A report in Businessweek
about the U.S.-China trade war and its impact on the smartphone industry, has revealed that Huawei and ZTE are taking different approaches to the U.S. handset market. Both firms have been branded by U.S. lawmakers as threats to national security
, with fears that phones and equipment made by both firms contain back doors that send information to the Chinese government. Both companies deny this.
ZTE, at one time the fourth largest smartphone manufacturer in the U.S., had a very rough 2018. For failing to comply with penalties placed upon it by the U.S. Commerce department for selling goods to Iran and Syria, a seven-year export ban against the company was revived
. This meant that ZTE could not source some important components for its smartphones, including the Snapdragon chipsets at the heart of their handsets. At one point, ZTE had to close its business operations
But the company may not have learned its lesson. In November, when word got out that ZTE was a supplier to a program in Venezuela that spied on citizens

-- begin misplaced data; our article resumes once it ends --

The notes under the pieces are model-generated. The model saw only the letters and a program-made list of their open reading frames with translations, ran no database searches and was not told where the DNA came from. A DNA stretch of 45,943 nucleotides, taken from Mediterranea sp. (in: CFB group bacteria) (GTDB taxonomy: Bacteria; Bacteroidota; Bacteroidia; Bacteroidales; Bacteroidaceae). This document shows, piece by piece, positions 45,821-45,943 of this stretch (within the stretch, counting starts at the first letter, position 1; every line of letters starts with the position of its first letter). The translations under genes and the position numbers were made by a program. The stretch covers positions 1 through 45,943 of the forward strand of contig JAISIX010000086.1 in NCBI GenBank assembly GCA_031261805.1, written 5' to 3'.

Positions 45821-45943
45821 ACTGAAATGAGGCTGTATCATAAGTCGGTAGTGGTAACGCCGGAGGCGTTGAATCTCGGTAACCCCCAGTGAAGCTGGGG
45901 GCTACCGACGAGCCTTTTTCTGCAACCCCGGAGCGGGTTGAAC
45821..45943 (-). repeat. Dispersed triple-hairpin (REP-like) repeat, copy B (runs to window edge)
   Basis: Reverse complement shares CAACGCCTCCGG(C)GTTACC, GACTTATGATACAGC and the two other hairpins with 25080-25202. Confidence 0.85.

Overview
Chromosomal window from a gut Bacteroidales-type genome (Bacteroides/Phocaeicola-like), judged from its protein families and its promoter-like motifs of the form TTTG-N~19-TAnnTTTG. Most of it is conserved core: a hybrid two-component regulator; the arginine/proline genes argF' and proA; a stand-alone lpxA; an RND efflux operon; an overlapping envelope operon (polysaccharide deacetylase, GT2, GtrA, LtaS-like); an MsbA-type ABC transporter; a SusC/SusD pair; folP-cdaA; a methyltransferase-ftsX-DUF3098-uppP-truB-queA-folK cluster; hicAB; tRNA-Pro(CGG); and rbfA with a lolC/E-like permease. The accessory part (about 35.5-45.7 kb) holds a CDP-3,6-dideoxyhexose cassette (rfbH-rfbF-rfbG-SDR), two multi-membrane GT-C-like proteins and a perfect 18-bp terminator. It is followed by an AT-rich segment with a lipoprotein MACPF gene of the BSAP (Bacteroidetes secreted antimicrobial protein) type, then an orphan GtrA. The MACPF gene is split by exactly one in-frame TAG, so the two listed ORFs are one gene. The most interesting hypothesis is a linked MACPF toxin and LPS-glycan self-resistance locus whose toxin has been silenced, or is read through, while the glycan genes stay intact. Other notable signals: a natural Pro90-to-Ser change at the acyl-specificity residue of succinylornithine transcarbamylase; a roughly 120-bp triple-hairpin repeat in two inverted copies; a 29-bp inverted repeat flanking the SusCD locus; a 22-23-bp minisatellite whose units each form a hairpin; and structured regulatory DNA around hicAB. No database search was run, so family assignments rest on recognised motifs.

, Senators Chris Van Hollen (D-MD) and Marco Rubio (R-FL) asked the Commerce Department if this violated ZTE's agreement with the U.S. After all, some top Venezuelan officials are under U.S. sanctions. So far, the Commerce Department has yet to respond. If they decide that this is a violation, the export ban can be put back into place.
To help it fight off U.S. lawmakers and get back in good graces with the U.S. government, ZTE recently hired former U.S. Senator and Vice Presidential candidate Joe Lieberman to help it lobby in the U.S. Last year, ZTE spent more on lobbying than it did in the previous three years combined.
While ZTE is fighting and scratching for its life in the U.S., Huawei has apparently given up on the idea that it can restore its image in the states. Of course, it helps to have shipped more than 200 million handsets
like the company did last year. It also helps to have produced a number of big hits including the Huawei P20 Pro
and the Huawei Mate 20 Pro
. The company is now the second largest smartphone manufacturer in the world, trailing only Samsung.
While Huawei would certainly be amenable to having open arms greet in the U.S., it seems resigned to the idea that it will continue to be branded a national security threat. ZTE, on the other hand, is hoping to prove to U.S. lawmakers that its devices are safe for American consumers and corporations to use.